A popular orchestral rock band from Cleveland is back together and gearing up for a big 2018. For this week's Shuffle, Seafair talks about working out their differences and getting back to the joy of making music.
Creativity versus business
Seafair is an eclectic blend of pop, rock and classical influences, combining drums, guitar and bass with violin and cello. They formed in 2012 but split up early last year. Vocalist Chayla Hope said the band got caught up trying to make it big.
“It just got really business-y,” Hope said. “That was a really big struggle for all of us because almost every single person in the band has wanted to make it since they were pretty young.”
Drummer Ryan Kelly described the band as a family, which has its pros and cons.
“Families fight,” Kelly said. “It got to a point where we were together so often that everybody’s running in a hamster wheel trying to figure out what’s going on.”
The family friction eventually got to be too much. Bassist Josh Riehl took the breakup especially hard.
“I was absolutely beside myself,” Riehl said. “It was absolutely heart-wrenching.”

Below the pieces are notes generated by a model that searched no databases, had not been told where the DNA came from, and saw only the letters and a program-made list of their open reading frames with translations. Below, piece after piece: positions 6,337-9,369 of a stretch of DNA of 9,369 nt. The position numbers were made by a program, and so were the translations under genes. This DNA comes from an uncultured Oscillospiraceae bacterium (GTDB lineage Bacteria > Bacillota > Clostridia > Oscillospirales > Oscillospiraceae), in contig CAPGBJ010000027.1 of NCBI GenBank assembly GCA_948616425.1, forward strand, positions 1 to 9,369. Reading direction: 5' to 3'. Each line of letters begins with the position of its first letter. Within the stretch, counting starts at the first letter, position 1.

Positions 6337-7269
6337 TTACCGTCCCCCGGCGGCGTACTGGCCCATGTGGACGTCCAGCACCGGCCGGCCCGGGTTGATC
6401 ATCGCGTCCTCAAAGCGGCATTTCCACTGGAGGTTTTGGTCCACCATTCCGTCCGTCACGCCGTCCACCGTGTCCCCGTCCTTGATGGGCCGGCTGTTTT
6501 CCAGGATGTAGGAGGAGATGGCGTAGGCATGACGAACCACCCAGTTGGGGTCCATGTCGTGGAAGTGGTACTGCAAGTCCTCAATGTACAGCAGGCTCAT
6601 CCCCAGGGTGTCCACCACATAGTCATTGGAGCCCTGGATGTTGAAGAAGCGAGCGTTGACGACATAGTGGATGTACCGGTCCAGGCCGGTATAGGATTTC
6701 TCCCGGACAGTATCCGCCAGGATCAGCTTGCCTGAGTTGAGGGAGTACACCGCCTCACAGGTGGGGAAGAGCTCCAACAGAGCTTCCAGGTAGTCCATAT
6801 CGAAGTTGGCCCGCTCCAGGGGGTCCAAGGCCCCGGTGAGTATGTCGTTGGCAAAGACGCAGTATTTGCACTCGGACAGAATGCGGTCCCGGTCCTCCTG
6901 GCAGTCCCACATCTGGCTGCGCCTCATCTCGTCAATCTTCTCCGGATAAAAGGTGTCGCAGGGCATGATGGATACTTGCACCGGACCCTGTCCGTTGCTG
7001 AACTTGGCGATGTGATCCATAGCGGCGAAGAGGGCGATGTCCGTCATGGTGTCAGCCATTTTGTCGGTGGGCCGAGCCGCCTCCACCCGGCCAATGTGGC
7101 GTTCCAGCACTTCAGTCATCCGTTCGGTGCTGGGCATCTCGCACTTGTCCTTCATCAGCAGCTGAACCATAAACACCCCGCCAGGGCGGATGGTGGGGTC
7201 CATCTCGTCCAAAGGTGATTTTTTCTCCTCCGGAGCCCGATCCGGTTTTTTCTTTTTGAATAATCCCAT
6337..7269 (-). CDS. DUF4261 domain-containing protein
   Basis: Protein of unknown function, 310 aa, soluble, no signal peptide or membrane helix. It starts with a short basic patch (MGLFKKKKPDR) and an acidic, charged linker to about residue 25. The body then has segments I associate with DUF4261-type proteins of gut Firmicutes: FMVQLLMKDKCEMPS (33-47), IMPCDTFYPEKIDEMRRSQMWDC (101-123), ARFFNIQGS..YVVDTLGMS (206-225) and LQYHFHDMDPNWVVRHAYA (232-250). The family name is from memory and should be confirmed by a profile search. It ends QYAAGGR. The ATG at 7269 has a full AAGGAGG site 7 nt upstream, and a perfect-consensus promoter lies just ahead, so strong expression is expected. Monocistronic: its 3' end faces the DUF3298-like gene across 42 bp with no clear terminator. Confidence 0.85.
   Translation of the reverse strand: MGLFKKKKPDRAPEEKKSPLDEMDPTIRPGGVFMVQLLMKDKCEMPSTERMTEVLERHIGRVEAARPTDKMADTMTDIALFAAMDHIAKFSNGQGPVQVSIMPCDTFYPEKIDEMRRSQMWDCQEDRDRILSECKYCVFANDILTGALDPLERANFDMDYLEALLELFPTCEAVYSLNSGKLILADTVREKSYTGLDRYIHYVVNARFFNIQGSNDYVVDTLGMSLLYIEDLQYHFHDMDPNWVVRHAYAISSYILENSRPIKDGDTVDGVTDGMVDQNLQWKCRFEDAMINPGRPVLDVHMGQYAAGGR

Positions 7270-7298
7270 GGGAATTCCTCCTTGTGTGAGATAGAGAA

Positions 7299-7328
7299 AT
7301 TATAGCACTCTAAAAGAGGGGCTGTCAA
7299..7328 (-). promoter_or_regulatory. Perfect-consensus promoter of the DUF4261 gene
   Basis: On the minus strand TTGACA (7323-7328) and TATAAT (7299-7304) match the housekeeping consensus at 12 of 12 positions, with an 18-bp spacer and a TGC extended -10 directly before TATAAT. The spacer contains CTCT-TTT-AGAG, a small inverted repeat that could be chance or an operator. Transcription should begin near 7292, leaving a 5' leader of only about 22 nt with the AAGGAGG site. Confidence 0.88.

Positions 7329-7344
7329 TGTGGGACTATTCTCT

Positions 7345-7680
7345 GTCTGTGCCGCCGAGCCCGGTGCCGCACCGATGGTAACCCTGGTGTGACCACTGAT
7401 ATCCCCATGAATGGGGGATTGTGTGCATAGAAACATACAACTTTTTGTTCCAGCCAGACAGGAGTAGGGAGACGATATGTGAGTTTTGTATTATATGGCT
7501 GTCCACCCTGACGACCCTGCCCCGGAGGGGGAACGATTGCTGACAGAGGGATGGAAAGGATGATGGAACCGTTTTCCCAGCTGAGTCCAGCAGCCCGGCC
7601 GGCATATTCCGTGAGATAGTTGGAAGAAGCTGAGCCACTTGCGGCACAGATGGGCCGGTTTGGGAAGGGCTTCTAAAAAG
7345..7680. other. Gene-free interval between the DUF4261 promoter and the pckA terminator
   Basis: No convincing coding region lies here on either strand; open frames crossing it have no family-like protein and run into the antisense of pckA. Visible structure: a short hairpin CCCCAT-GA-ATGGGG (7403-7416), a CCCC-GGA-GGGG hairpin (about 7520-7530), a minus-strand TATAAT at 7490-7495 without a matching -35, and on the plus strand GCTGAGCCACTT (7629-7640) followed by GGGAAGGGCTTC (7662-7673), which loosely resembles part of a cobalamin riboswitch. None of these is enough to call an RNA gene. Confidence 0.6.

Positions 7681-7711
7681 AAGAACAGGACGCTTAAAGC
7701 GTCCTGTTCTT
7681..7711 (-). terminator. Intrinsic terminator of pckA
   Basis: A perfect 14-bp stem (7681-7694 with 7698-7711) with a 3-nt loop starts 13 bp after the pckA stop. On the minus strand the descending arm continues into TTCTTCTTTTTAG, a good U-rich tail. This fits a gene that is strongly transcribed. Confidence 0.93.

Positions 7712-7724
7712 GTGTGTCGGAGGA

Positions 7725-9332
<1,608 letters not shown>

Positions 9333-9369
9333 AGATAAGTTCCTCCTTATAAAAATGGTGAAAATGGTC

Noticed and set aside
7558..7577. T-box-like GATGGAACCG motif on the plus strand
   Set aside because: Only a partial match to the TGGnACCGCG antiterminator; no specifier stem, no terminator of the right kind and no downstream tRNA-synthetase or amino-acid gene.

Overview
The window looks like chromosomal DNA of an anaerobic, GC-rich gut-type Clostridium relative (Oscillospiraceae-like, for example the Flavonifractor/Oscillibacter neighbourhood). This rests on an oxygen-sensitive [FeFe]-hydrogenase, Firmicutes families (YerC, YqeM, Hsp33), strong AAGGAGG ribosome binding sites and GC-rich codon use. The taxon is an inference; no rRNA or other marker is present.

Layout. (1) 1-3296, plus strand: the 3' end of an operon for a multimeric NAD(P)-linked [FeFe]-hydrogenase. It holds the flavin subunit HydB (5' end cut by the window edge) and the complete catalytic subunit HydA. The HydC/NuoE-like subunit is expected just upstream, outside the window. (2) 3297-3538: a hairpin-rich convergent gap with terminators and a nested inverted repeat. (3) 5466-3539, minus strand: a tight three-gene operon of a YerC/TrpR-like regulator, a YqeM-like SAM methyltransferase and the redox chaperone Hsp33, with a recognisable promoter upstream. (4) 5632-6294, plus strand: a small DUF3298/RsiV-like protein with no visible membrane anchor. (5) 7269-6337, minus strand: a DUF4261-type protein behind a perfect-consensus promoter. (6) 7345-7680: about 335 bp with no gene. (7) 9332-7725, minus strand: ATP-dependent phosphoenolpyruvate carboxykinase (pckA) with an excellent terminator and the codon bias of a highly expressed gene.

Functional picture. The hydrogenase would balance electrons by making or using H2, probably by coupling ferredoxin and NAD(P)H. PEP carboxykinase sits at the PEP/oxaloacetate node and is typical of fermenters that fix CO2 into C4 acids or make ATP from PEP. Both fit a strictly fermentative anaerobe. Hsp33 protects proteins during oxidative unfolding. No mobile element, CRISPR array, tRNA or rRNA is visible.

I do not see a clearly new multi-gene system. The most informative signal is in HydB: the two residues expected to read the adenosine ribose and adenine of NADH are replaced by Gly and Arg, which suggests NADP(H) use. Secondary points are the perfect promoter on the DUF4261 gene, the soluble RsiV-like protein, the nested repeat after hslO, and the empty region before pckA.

Getting back together
In the winter of 2016, the band started group-texting. The band eventually realized they still had more to say artistically. As families often do, Seafair decided to have a reunion. One of their first comeback appearances was aboard the Goodtime III headlining this year’s Roar Along the Shore in Cleveland.
“When we got back together, it was a major click,” Hope said.
Riehl said the band’s breakup turned out to be a good thing.
“You just get stronger from it,” Riehl said. “We’re in a place where we’re so much tighter and so much more respectful of each other.”
According to Hope, the band is different and better.
“The songs are 50 times more truthful,” Hope said.
The band is also less concerned with fame and more focused on making music.
“We’re just doing our thing and getting our music into ears,” Riehl said. “Hopefully it resonates with enough people that we just continue to build ourselves.”
Soundtrack to a good time
For Riehl, the goal with each show is to make sure everyone has a good time. He recalls playing the 2016 Brite Winter Fest in the Flats.
“There were so many people at that show, and we were the soundtrack to their good time,” Riehl said. “That is what I want out of this band.”
Hope loves the feeling she gets when the crowd joins in.
“Every time I look out and see people singing the lyrics that I’ve written, it’s just the greatest feeling ever.”